Ear Instrument Test
Ear - Otology - Surgical Instruments Course, Kevin Kavanagh

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Catherine Kavanagh, 
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A tympanoplasty is the repair of the eardrum or middle ear bones.  This section will present a eardrum repair.       Click on pictures to enlarge !!!

The patient's ear is preped and draped.  The surgeon will inject the post auricular area and ear canal with Xylocaine with Epinephrine, in a syringe with a 27 gauge needle, for hemostasis.  He will then usually use one of two types of surgical approaches.

The first is a post auricular approach where the surgeon performs surgery through an incision behind the ear.  In this approach, the periosteum over the anterior mastoid tip is reflected anteriorly using a periosteal elevator (pictures below) until the ear canal skin is identified. 


Using gentle traction, the ear canal skin is elevated off the posterior ear canal then cut across allowing the surgeon to enter the canal.  The incision is then retracted and held open using the forceps shown on the right.   The retractor has two distinct arms.  The arm with the three prongs, grasps the posterior part of the wound and the arm with the flat projection, pushes the ear canal skin forward.  This flat projection has three small sharp barbs which keep it from slipping. 

The second type of surgical approach is through the ear canal.  This is called an end-aural approach.  A small posterior-superior post-auricular (above and behind the ear) incision is still used to harvest the fascia used to repair the drum.  Ear speculums are then used to widen the ear canal and provide exposure.  The surgeon's hand or a speculum holder are used to keep the speculums in position.  Ear speculums may be round or slightly oval and come in a variety of sizes.  Many are ebonized or blackened to reduce light reflection from the operative microscope.


Through the post auricular incision a piece of temporalis fascia is harvested to be used to close the eardrum perforation.  The fascia is usually pressed and allowed to dry.  This facilitates placement and positioning in the middle ear.  Some surgeons use sterile tongue blades clamped by a cocker to press the fascia.  Other surgeons will use a fascial press -- shown in the picture on the right.

The scalp does not stretch, thus ,an assistant should not try to retract the scalp but to pull the scalp up creating a surgical access hole to the temporalis fascia.  The surgeon will then work through this hole to harvest the fascia.  Since he may have to cut the fascia, which is deep in the hole, a pair of  curved scissor are very useful. 


The next step is to rim the perforation.  A long straight sharp pick or needle is used to cut a circular incision around the margins of the perforation.  This is called "freshening the margins of the perforation".   A Rosen Needle (pictured on the right) and cup forceps are used to accomplish this step.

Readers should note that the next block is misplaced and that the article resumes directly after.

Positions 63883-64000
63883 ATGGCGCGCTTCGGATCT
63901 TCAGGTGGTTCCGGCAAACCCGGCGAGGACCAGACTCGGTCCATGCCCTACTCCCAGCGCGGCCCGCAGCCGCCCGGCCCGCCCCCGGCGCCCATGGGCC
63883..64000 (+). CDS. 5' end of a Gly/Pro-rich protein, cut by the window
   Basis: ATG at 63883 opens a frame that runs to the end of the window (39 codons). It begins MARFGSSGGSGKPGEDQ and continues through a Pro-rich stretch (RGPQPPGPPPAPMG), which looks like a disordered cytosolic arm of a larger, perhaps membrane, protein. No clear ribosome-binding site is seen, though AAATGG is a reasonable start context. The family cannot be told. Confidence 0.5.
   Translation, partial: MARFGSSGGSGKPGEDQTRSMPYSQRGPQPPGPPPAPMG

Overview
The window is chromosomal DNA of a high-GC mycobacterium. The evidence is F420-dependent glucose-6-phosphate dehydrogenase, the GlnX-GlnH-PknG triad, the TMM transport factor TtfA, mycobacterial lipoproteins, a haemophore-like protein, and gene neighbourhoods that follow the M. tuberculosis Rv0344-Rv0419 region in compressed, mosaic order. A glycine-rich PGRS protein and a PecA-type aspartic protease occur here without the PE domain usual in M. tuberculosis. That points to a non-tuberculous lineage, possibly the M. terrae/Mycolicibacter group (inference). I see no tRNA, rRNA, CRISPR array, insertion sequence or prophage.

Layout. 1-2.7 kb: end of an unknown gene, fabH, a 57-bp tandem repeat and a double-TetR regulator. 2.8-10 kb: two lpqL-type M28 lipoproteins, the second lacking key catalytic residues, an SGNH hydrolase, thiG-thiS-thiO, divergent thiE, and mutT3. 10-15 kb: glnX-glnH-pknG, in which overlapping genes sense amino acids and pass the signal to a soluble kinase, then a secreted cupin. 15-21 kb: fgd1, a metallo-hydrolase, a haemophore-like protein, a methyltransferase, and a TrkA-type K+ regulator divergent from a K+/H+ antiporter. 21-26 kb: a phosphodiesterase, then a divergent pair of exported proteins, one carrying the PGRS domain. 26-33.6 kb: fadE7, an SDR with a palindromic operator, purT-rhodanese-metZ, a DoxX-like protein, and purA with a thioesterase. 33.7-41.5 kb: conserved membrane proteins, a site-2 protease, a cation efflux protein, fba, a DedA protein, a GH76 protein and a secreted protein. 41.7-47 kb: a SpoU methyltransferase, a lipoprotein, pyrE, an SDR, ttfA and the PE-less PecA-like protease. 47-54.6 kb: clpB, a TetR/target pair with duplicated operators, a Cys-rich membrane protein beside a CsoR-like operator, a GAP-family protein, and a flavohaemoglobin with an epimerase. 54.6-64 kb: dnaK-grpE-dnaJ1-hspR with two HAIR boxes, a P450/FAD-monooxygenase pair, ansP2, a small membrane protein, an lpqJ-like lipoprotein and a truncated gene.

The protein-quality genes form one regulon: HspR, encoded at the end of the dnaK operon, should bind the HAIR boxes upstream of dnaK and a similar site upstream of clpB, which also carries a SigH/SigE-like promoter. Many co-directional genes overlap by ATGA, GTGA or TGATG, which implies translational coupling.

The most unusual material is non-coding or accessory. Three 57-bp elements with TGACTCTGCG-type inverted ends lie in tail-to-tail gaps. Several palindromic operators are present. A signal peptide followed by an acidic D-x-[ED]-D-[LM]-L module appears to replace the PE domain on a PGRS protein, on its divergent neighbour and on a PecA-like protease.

The pictures on the left show a cup forceps. 

The next step is to elevate the ear canal skin flap.  A flap knife is used for this purpose.  Two of the most common knifes are a round knife and a duckbill knife.  Both terms describe the shape of the flap knife. 

A Rosen Round Knife is shown in the pictures on the right


An Austin Duckbill Knife is shown in the pictures on the right.

Some surgeons prefer to cut the ear canal skin flap sharply using a beaver blade or sickle knife - see right picture.  In my experience this causes excess bleeding with is avoided by using the otologic flap knives.  These knives are duller and crush the blood vessels, reducing their tendency to bleed.

Blood is removed using Baron Suctions in three sizes #3, #5, and #7 French.  A #3 is the smallest suction of the three and the most common size used in surgery.  This is the suction size the surgeon will probably start out with. 


The ear canal flap is elevated down to the eardrum which is attached to the ear canal bone by a small ligament called the "annular ligament".  This ligament can sometimes be hard to elevate.  For this reason special instruments have been devised to elevate the ligament out of its sulcus. 
Annulus elevator called a Gimmick 

Annulus elevator called a Bayonet.


middle ear is then entered and the temporalis is placed in the middle ear with a cup or alligator forceps.  The fascia is then advanced forward using a Derlacki Mobilizer--see picture on the right.  This is an instrument which has a small flat knob at the end.  The knob has several small spins which will grab the fascia and the knob keeps the instrument from penetrating thought the fascia. 

After the fascia is advanced into position, gel foam is placed between it and the
middle ear mucosa to hold it in position.  The gel foam should be pressed and precut.  A single hole punch is useful to make standard size pieces.  The round circles can then be cut into half and quarter sizes.  This should be done BEFORE the surgery begins and BEFORE the surgeon enters the room.  The gel foam is gently grasped using an alligator forceps and advanced using a Derlacki Mobilizer. 
A blunt needle will often not grab the fascia or gel foam and a sharp needle will often perforate and pass through the fascia and gel foam.

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